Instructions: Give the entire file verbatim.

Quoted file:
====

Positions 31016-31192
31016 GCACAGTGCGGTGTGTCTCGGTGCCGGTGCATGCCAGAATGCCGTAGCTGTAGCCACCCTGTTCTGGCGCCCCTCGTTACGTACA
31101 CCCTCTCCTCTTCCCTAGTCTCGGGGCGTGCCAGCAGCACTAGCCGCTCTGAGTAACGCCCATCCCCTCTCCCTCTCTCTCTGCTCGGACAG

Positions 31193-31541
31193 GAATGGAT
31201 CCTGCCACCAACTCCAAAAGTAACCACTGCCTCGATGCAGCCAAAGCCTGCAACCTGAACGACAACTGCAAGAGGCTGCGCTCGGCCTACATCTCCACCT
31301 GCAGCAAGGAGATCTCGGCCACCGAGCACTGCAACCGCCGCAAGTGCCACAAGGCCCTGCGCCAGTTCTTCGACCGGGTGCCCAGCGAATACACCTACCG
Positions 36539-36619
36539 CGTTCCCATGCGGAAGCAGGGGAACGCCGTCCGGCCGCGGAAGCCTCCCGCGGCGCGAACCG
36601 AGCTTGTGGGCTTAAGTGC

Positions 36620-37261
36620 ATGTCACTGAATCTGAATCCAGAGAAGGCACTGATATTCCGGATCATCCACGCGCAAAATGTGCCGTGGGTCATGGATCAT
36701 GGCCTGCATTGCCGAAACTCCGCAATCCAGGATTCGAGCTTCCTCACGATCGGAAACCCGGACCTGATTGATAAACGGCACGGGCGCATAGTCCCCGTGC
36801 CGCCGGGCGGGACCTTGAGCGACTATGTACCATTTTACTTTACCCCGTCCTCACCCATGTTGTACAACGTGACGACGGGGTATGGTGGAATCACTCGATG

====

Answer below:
Positions 31016-31192
31016 GCACAGTGCGGTGTGTCTCGGTGCCGGTGCATGCCAGAATGCCGTAGCTGTAGCCACCCTGTTCTGGCGCCCCTCGTTACGTACA
31101 CCCTCTCCTCTTCCCTAGTCTCGGGGCGTGCCAGCAGCACTAGCCGCTCTGAGTAACGCCCATCCCCTCTCCCTCTCTCTCTGCTCGGACAG

Positions 31193-31541
31193 GAATGGAT
31201 CCTGCCACCAACTCCAAAAGTAACCACTGCCTCGATGCAGCCAAAGCCTGCAACCTGAACGACAACTGCAAGAGGCTGCGCTCGGCCTACATCTCCACCT
31301 GCAGCAAGGAGATCTCGGCCACCGAGCACTGCAACCGCCGCAAGTGCCACAAGGCCCTGCGCCAGTTCTTCGACCGGGTGCCCAGCGAATACACCTACCG
Positions 36539-36619
36539 CGTTCCCATGCGGAAGCAGGGGAACGCCGTCCGGCCGCGGAAGCCTCCCGCGGCGCGAACCG
36601 AGCTTGTGGGCTTAAGTGC

Positions 36620-37261
36620 ATGTCACTGAATCTGAATCCAGAGAAGGCACTGATATTCCGGATCATCCACGCGCAAAATGTGCCGTGGGTCATGGATCAT
36701 GGCCTGCATTGCCGAAACTCCGCAATCCAGGATTCGAGCTTCCTCACGATCGGAAACCCGGACCTGATTGATAAACGGCACGGGCGCATAGTCCCCGTGC
36801 CGCCGGGCGGGACCTTGAGCGACTATGTACCATTTTACTTTACCCCGTCCTCACCCATGTTGTACAACGTGACGACGGGGTATGGTGGAATCACTCGATG